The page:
Book Image

Cloud Identity Patterns and Strategies

By : Giuseppe Di Federico, Fabrizio Barcaroli
5 (1)
Book Image

Cloud Identity Patterns and Strategies

5 (1)
By: Giuseppe Di Federico, Fabrizio Barcaroli

Overview of this book

Identity is paramount for every architecture design, making it crucial for enterprise and solutions architects to understand the benefits and pitfalls of implementing identity patterns. However, information on cloud identity patterns is generally scattered across different sources and rarely approached from an architect’s perspective, and this is what Cloud Identity Patterns and Strategies aims to solve, empowering solutions architects to take an active part in implementing identity solutions. Throughout this book, you’ll cover various theoretical topics along with practical examples that follow the implementation of a standard de facto identity provider (IdP) in an enterprise, such as Azure Active Directory. As you progress through the chapters, you’ll explore the different factors that contribute to an enterprise's current status quo around identities and harness modern authentication approaches to meet specific requirements of an enterprise. You’ll also be able to make sense of how modern application designs are impacted by the company’s choices and move on to recognize how a healthy organization tackles identity and critical tasks that the development teams pivot on. By the end of this book, you’ll be able to breeze through creating portable, robust, and reliable applications that can interact with each other.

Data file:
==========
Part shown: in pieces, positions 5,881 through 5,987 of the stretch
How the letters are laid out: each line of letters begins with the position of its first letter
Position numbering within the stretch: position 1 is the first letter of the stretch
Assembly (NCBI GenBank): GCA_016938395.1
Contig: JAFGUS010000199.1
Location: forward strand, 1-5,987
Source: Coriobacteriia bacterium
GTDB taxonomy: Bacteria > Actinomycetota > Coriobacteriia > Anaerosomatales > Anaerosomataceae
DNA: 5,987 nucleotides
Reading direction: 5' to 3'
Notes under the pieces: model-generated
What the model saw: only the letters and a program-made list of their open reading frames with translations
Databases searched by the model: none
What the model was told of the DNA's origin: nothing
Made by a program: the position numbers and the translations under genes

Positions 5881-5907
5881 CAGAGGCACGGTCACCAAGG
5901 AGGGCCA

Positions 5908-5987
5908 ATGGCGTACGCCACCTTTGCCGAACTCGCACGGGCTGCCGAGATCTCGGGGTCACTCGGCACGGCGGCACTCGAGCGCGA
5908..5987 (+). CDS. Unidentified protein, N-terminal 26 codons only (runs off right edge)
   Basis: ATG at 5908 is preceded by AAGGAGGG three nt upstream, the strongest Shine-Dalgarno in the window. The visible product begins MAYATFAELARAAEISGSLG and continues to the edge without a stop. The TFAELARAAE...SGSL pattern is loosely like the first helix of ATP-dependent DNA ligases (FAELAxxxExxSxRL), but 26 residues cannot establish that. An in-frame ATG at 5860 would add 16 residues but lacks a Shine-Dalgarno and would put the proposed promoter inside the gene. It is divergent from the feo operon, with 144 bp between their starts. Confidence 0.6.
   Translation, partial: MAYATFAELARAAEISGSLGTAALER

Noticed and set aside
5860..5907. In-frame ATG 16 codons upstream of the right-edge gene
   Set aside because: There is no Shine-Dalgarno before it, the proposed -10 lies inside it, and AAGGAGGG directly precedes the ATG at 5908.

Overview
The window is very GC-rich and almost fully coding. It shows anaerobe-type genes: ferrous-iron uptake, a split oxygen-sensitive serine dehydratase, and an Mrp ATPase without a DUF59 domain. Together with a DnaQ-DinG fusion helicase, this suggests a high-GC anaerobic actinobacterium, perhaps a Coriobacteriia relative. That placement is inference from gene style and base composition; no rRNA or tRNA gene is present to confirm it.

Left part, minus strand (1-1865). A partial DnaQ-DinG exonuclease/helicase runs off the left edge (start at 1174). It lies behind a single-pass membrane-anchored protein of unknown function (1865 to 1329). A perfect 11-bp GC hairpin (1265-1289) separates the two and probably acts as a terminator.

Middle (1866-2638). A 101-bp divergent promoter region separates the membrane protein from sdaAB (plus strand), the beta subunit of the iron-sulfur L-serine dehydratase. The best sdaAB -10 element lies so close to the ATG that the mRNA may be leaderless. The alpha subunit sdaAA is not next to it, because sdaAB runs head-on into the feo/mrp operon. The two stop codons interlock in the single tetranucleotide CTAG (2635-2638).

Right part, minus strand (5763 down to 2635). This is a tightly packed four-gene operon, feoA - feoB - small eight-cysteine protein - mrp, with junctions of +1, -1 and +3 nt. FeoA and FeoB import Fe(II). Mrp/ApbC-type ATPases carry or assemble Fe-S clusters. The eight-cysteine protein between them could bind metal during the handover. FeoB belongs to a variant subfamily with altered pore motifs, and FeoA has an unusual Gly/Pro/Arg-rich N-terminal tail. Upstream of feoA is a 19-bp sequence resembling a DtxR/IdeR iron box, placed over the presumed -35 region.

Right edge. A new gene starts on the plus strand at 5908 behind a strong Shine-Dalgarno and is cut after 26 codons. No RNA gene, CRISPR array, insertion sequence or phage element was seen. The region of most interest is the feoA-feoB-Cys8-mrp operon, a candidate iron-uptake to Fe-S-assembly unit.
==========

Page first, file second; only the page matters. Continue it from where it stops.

Table of Contents (15 chapters)
Part 1: Impact of Digital Transformation
Part 2: OAuth Implementation and Patterns
Part 3: Real-World Scenarios


In this section, we are going to look at SPAs. First, we will learn about how they differ from web applications (aka multi-page applications) described in the Web applications section of this chapter, allowing us to appreciate the implications of the authentication and authorization mechanisms in question.

A typical SPA is served as static content to the browser. Since the initial static content consisting of HTML, CSS, and JavaScript files is still the same for all users, it is not uncommon to serve this content directly from a cloud storage service, rather than a web server, as covered in the Web applications section in this chapter. Determining whether to choose a multi-page application or SPA in line with the application requirements is beyond the scope of this book. For more information, it is recommended to refer to the following link: